After leaving daily newspapers, where do journalists go?
Kevin Wack, who had spent four and a half years at the Portland Press Herald, left the paper this summer, but is doing what he might have done had he stayed — covering the Senate race between incumbent Republican Susan Collins and Democratic US Representative Tom Allen. The difference is that he’s covering it online, for his own blog, TheMaineRace.com.
Even in its first couple weeks, Wack’s blog is earning its stripes, uncovering the fact that a pro-Collins TV ad was paid for entirely by the pharmaceutical industry’s lobbying group. That and his other findings are attracting attention — including responses from commenters on TurnMaineBlue.com and AsMaineGoes.com. Unfortunately, Wack took a long weekend off to travel out of town, and missed the first Collins-Allen debate (so there’s a bit of a delay for his insights on that, but we’ll look forward to more timely comments on the remaining nine).
Of his departure from the PPH, Wack says he could see the writing on the wall: fewer reporters was going to mean less time to do projects and investigations. Since those were his primary interests, “It was a good time to leave,” he says.
Armed with a few weeks’ pay and some solid time on his hands, he entered the blogosphere as a way to build his “online resume.”
Turning his political reporting into blogging was a natural choice. But many of the political blogs he read were “identifiably partisan,” and some offer not much more than a “link and snarky comment” treatment of important topics.
“I wanted to do something that was non-partisan and had original reporting,” Wack says. He hopes his blog will combine “the best of traditional journalism” — which he describes as the on-the-ground reporting effort, or “actual-fact-gathering” — with more “voice” than is customary in daily newspapers.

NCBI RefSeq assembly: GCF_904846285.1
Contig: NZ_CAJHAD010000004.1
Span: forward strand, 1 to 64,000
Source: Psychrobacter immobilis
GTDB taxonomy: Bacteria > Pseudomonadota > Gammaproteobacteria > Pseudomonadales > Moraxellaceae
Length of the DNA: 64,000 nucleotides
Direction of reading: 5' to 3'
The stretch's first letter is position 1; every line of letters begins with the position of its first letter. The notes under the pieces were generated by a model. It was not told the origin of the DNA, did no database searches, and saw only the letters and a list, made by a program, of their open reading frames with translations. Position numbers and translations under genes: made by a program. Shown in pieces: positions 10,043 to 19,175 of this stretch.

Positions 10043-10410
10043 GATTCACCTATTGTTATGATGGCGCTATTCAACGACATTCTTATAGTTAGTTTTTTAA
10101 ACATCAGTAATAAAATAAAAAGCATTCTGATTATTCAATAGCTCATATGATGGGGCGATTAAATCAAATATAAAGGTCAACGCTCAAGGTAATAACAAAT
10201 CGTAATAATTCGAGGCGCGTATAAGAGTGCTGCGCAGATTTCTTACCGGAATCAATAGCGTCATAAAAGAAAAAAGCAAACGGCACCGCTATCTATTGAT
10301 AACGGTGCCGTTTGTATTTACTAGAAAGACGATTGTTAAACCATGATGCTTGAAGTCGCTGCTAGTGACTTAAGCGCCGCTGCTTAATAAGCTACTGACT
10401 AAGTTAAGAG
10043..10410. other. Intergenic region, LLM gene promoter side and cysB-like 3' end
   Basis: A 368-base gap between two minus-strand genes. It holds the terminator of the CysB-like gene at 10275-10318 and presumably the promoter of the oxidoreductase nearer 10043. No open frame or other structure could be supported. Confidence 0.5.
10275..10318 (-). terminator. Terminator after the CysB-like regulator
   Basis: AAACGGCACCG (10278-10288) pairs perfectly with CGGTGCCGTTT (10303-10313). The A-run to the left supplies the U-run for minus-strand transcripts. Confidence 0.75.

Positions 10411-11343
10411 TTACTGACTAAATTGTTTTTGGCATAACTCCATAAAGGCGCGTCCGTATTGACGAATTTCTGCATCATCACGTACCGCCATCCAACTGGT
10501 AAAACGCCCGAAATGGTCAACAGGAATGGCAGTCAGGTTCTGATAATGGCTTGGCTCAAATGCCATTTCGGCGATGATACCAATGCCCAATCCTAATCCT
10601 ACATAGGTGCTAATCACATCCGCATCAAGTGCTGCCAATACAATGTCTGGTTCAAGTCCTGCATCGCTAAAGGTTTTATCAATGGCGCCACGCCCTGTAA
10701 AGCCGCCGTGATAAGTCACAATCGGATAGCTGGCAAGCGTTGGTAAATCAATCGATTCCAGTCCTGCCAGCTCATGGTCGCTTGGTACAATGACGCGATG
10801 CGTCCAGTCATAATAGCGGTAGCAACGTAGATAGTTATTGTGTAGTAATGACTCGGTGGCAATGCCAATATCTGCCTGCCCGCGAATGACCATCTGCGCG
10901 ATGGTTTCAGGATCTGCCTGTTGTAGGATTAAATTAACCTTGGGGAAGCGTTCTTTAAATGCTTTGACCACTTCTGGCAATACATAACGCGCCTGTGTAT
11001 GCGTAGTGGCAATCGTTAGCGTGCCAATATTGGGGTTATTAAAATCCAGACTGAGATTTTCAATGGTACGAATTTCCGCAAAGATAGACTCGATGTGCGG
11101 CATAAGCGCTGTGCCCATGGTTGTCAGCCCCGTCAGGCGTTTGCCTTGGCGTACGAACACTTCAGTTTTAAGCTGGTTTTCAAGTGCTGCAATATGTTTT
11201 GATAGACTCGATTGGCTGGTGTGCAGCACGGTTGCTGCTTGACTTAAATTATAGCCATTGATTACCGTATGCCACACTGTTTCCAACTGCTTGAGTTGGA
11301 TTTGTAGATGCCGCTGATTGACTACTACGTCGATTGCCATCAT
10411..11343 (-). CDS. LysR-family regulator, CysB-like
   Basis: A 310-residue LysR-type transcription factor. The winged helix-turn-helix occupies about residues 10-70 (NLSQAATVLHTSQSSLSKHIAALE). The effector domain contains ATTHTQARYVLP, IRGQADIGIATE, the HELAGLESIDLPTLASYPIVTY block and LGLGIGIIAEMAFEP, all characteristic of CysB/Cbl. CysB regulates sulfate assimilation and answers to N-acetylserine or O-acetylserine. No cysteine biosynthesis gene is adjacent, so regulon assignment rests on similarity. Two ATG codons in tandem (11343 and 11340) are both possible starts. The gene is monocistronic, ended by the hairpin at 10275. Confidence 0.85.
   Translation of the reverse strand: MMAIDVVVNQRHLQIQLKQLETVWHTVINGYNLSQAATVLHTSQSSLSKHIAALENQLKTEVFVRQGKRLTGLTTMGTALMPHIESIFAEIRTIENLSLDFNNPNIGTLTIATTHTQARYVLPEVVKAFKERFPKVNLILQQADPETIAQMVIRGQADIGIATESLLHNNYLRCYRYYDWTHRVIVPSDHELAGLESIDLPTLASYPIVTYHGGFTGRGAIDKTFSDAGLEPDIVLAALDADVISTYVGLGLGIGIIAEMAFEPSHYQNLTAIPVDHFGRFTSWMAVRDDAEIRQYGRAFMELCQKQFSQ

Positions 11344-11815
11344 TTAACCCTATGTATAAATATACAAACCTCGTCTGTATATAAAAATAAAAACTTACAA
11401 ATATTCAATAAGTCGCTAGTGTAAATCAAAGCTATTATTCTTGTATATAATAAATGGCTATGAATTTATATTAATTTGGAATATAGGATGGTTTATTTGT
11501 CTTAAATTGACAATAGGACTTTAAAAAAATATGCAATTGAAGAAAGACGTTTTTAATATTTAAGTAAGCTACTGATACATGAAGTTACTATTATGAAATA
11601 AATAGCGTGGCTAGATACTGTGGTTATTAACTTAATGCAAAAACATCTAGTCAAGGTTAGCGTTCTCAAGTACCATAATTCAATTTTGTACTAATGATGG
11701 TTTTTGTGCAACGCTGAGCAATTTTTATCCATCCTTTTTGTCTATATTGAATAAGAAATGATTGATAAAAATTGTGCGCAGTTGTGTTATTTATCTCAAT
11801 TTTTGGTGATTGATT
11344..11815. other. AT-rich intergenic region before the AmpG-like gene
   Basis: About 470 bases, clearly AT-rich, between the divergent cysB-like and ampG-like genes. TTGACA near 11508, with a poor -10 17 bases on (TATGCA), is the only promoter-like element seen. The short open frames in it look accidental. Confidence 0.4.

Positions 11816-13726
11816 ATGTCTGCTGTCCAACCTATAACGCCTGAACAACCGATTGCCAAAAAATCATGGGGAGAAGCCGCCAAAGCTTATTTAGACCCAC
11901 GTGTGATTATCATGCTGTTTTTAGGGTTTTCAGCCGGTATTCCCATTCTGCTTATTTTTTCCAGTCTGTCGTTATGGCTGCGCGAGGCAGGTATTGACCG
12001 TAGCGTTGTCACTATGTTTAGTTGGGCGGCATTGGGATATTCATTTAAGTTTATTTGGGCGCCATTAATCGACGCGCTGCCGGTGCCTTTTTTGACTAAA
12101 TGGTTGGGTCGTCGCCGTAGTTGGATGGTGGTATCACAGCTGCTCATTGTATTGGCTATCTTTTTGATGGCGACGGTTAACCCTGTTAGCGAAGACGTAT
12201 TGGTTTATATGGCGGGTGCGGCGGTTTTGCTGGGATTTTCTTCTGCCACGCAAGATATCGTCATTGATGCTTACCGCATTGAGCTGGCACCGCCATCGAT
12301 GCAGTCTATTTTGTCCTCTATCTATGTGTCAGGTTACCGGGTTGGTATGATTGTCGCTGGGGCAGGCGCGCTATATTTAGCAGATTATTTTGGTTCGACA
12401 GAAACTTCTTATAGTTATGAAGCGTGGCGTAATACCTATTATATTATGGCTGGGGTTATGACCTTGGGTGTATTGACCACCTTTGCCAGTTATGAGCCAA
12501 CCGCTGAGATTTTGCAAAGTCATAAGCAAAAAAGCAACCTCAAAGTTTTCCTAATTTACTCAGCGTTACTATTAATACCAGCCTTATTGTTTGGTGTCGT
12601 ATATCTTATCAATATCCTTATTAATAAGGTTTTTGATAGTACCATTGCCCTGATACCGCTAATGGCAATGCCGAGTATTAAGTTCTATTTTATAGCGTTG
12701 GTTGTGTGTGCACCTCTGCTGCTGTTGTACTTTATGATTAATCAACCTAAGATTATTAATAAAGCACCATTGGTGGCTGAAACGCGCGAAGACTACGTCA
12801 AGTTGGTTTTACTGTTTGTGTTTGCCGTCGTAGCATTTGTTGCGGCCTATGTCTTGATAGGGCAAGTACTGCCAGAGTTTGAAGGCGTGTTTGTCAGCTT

He might be regretting his choice of coverage, though — while Allen is closing what was a 20-percentage-point gap in the polls, the Senate race “looked like it might be a little closer than it is right now.”
After Election Day, he’ll head to DC to start a nine-month paid fellowship with the American Political Science Association. He will study how Congress “works,” and ultimately will spend several months working as a staffer on Capitol Hill, assisting either a member of Congress or a congressional committee. He expects that will give him additional insight into the machinations of the federal government, which will in turn — he hopes — allow him to better explain those processes to his audience at a future media job.
Wack swears he’s not following the journalism-into-government track that has been well paved in Maine by former journalists who became spokesmen and -women for some of Maine’s leading politicians (David Farmer and Crystal Canney for Governor John Baldacci, Kevin Kelley for Susan Collins, and Dennis Bailey for Angus King, among others).
But after he’s done with the fellowship, he’ll be back on the job hunt. “I’m fairly pessimistic about going back to work for a daily newspaper,” he says, noting that both the economy at large and the daily-newspaper industry in specific are struggling mightily. But with new connections in Washington, he’s optimistic about finding a job with an online media outlet, or possibly a journalism-like job with a think tank or research foundation.
“I hope that I am able to stay in journalism,” he says. He sounds as if he means it, and if the choices of AJ Higgins and Josie Huang (who left their papers and joined the Maine Public Broadcasting Network) are any indication, he may just get that chance.